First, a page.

• Which insurance covers hail damage to a car?

    Comprehensive auto insurance is the key to coverage from hail damage. It safeguards against hailstorms by helping cover the repair or replacement cost if the vehicle damage is severe enough. With a comprehensive policy, you’ll also get protection from other noncollision events, such as fire, vandalism, and falling trees.

  • Will your homeowners insurance cover your car for hail damage?

    Homeowners insurance covers your home and personal property from hail damage, but it won’t cover hail damage to your vehicle. However, if a hailstorm causes damage to personal belongings inside your car, such as electronics or valuables, you may be able to file a claim with your homeowners insurance.

  • Does full-coverage insurance cover hail damage?

    Full-coverage car insurance typically covers hail damage. A full-coverage policy includes liability, collision, and comprehensive coverage, ensuring coverage for your vehicle in various situations, like car accidents, vandalism, theft, hailstorms, fire, and more. It’s essential to check the specifics of your policy to understand deductibles, coverage limitations, and exclusions.

Sources

  1. National Oceanic and Atmospheric Administration. "Storm Prediction Center."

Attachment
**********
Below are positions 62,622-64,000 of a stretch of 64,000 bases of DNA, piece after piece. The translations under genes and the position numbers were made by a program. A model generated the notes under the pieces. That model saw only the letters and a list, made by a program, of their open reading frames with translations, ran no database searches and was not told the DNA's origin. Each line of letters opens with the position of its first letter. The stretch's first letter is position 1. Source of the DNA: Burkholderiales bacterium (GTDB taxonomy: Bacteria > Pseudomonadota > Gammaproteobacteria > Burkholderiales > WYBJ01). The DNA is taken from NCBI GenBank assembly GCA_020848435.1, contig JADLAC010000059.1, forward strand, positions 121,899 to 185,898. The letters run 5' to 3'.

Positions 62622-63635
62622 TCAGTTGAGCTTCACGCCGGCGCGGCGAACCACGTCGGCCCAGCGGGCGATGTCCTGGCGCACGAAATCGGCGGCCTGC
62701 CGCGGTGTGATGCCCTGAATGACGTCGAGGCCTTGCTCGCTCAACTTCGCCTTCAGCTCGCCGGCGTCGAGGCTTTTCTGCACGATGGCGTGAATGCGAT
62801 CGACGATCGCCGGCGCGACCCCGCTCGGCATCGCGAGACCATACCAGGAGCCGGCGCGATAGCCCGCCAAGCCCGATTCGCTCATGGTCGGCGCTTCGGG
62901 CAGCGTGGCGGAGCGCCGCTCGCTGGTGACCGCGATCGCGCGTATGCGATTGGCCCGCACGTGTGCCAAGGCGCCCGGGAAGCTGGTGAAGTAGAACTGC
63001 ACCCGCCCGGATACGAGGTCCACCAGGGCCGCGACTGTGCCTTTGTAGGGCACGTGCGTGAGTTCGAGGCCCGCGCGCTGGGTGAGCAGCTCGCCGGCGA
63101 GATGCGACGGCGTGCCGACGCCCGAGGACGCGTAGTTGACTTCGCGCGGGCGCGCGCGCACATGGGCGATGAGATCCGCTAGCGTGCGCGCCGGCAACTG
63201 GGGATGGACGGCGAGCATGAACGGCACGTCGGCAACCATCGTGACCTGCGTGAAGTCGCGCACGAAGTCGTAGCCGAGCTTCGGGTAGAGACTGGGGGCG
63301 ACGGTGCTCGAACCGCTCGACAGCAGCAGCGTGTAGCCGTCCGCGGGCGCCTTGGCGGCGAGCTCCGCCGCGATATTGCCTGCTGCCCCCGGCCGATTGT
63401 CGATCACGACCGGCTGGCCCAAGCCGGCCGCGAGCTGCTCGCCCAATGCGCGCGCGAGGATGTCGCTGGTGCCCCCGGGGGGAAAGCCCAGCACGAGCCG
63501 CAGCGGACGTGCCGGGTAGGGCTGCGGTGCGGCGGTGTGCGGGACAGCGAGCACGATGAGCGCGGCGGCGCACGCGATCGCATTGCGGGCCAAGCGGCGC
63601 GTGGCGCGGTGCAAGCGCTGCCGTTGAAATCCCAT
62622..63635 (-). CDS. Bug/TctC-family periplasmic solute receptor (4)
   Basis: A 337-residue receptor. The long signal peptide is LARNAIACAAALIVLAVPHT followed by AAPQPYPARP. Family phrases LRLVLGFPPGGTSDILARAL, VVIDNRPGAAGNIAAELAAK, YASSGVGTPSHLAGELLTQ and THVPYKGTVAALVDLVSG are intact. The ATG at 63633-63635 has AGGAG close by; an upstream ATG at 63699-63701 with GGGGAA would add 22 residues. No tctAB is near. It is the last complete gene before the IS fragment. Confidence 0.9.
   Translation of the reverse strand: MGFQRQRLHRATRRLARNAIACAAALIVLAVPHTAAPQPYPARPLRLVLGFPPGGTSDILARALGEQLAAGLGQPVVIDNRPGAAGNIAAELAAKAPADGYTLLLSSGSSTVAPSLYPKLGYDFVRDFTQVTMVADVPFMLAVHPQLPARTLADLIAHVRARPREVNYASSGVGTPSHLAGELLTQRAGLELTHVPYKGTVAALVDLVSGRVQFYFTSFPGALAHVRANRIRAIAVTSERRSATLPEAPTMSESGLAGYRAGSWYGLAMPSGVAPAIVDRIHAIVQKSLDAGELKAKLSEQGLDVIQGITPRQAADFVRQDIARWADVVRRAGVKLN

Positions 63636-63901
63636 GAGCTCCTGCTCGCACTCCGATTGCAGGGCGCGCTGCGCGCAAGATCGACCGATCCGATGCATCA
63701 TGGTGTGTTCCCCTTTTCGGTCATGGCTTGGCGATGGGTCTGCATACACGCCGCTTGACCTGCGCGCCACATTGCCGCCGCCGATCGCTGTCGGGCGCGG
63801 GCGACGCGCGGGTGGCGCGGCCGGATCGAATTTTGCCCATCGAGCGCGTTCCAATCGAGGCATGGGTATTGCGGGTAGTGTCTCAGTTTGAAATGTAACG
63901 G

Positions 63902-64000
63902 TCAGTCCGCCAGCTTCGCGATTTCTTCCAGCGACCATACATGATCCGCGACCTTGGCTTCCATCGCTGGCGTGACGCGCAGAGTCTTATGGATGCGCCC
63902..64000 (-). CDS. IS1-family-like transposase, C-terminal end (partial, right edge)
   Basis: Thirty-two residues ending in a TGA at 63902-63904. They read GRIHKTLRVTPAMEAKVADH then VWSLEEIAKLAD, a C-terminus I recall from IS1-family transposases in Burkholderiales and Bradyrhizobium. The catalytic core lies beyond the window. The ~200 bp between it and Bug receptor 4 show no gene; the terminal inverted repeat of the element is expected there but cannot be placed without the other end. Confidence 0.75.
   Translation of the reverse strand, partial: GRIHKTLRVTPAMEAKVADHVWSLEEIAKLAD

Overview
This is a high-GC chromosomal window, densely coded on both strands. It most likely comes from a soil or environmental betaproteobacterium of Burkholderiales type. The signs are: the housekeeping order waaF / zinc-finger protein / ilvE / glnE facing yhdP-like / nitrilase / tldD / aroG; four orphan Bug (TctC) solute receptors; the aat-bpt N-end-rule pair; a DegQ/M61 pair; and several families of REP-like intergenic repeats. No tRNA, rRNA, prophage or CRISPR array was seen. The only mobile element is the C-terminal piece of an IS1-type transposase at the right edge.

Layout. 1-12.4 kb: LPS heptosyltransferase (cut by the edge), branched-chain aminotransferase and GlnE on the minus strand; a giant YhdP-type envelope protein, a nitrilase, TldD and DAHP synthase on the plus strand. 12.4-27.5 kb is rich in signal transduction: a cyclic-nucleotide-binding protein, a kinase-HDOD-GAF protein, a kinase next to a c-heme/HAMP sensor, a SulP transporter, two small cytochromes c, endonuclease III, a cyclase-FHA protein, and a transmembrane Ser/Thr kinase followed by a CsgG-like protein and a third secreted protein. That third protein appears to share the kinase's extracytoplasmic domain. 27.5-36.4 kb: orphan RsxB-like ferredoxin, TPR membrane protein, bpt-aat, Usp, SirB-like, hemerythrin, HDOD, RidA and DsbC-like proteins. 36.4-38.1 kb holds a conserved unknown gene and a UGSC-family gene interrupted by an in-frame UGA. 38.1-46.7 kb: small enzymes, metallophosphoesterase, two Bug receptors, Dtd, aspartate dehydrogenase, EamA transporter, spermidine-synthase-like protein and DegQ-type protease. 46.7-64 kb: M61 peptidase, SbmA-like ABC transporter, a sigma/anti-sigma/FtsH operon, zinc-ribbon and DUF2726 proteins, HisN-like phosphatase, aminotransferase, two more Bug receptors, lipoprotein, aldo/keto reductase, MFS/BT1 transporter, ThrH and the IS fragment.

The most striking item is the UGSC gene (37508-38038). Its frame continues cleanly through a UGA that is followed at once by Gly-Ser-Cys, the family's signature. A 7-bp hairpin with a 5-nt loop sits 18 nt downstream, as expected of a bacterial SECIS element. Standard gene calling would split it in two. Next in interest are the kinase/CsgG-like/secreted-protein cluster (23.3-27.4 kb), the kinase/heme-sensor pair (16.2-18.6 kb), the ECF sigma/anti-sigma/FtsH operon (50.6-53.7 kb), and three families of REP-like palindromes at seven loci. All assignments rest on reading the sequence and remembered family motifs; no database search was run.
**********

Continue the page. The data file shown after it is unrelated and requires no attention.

2. FEMA. "Natural Hazards."
  3. NOLO. "Car Insurance Deadlines: How Long After an Accident Can You File a Claim?."
  4. Insurance Information Institute. "How to file an auto insurance claim."
  5. Insurance Information Institute. "Determining your car's value and cost of repair."
  6. Columbia Climate School. "With Climate Impacts Growing, Insurance Companies Face Big Challenges."
  7. National Weather Service. "Hail Safety Rules."
Amy Beardsley
Amy BeardsleyInsurance Writer

Amy is a personal finance and technology writer. With a background in the legal field and a bachelor's degree from Ferris State University, she has a talent for transforming complex topics into content that’s easy to understand. Connect with Amy on LinkedIn.

Danny Smith
Edited byDanny Smith
Photo of an Insurify author
Danny Smith
  • Licensed auto and home insurance agent

  • 4+ years in content creation and marketing

As Insurify’s home and pet insurance editor, Danny also specializes in auto insurance. His goal is to help consumers navigate the complex world of insurance buying.

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Konstantin Halachev
Data reviewed byKonstantin HalachevVP of Engineering & Data Science
Headshot of Konstantin Halachev, VP of Engineering at Insurify
Konstantin HalachevVP of Engineering & Data Science
  • 7+ years experience in data analysis

  • Ph.D. in Computational Biology

Konstantin has led data teams across multiple industries, including insurance, travel, and biology. He’s led Insurify’s engineering team for more than three years.